Invasion of Privacy in the Workplace Could Lead to Liability for Snooping Employees


Time Published on January 30, 2012

Recently, the Ontario Court of Appeal recognized a new tort related to privacy rights, that is, “intrusion upon seclusion”. 

This case, Jones v. Tsige, arose when the plaintiff, Sandra Jones, found out that a co-worker at the Bank of Montreal (“BMO”), Winnie Tsige, had been looking through her bank records. Tsige was in a common law relationship with Jones’ ex-husband and had full access to Jones’ banking records as a BMO employee. Tsige had accessed Jones’ personal banking information at least 174 times in a period of four years.  The Court of Appeal found that Tsige had committed this new tort of intrusion upon seclusion and awarded $10,000 in damages to Jones.

The necessary elements of intrusion upon seclusion are: the intentional intrusion, physically or otherwise, on the seclusion of another individual or his/her private affairs or concerns, to the degree that a reasonable person would find highly offensive.  The plaintiff does not need to show proof of actual harm to recover damages. The Court of Appeal broke down the key features of the tort as follows:

(f)irst, that the defendant’s conduct must be intentional, within which I would include reckless; second that the defendant must have invaded, without lawful justification, the plaintiff’s private affairs or concerns; and third, that a reasonable person would regard the invasion as highly offensive causing distress, humiliation or anguish.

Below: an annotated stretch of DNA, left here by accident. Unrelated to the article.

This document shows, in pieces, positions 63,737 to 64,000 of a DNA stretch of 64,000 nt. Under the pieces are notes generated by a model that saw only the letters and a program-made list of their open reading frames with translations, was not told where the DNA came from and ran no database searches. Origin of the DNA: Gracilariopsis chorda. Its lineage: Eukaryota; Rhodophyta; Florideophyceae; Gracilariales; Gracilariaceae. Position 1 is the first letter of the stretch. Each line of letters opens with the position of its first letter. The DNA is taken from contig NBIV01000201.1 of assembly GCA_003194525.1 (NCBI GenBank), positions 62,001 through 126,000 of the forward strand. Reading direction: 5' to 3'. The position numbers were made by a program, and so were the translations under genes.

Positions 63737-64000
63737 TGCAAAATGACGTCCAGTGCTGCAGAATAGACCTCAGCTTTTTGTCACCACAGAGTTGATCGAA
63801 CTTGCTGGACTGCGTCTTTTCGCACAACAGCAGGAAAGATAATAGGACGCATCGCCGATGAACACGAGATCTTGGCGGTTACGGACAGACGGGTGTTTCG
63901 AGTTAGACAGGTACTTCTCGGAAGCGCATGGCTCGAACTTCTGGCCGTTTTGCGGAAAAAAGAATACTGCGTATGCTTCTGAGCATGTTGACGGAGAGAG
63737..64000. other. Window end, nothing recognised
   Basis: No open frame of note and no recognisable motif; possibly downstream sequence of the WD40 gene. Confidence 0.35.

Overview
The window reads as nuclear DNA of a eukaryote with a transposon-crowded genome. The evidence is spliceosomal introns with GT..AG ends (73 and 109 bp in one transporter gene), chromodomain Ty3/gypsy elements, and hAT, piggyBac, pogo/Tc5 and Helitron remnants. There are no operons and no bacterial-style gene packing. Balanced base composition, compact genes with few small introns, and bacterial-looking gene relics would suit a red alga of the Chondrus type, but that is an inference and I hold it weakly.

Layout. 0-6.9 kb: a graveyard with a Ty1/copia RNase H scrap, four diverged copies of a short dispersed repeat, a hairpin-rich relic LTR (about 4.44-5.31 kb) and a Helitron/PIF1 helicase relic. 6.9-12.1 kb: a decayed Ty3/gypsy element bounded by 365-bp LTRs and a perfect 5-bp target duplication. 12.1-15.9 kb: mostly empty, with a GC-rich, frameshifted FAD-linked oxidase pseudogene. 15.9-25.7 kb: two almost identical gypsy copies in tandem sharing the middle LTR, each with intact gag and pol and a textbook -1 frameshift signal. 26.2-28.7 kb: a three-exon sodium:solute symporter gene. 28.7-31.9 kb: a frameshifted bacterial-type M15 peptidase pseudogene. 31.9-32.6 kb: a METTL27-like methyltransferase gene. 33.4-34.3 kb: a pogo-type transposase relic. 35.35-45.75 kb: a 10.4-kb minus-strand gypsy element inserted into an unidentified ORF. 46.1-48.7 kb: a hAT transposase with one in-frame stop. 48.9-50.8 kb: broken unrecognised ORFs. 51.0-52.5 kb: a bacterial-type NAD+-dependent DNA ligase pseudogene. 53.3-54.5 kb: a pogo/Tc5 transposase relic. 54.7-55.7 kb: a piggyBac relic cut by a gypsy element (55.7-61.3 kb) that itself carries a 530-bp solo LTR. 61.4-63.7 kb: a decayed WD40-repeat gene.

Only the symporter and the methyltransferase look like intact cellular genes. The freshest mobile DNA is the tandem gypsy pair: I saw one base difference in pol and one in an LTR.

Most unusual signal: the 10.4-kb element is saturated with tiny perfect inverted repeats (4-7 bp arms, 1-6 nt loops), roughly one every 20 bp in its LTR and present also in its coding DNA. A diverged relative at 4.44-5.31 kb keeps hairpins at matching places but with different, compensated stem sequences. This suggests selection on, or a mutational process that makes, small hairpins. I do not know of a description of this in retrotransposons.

The Court of Appeal made clear that only the most “deliberate and significant” invasions of privacy will be captured under this new law.

Recognizing a common law right to be free from intrusion into one’s private affairs is a significant step in the development of privacy law in Ontario.  Although there appears to have been no attempt to pursue the Bank as being vicariously liable in allowing its employee such liberal and unrestricted access to other employees’ private financial information, it would seem that based on the test the Court has set out, employers may also be found liable.  Accordingly, employers should assess the potential for employees to access and abuse information pertaining to other employees, customers and the general public.  In addition, an employer’s ability to conduct surveillance on an employee who has been absent from work may be curtailed by this new law. Although the damages awarded in this case were relatively modest, it opens the door for potential costly litigation.  

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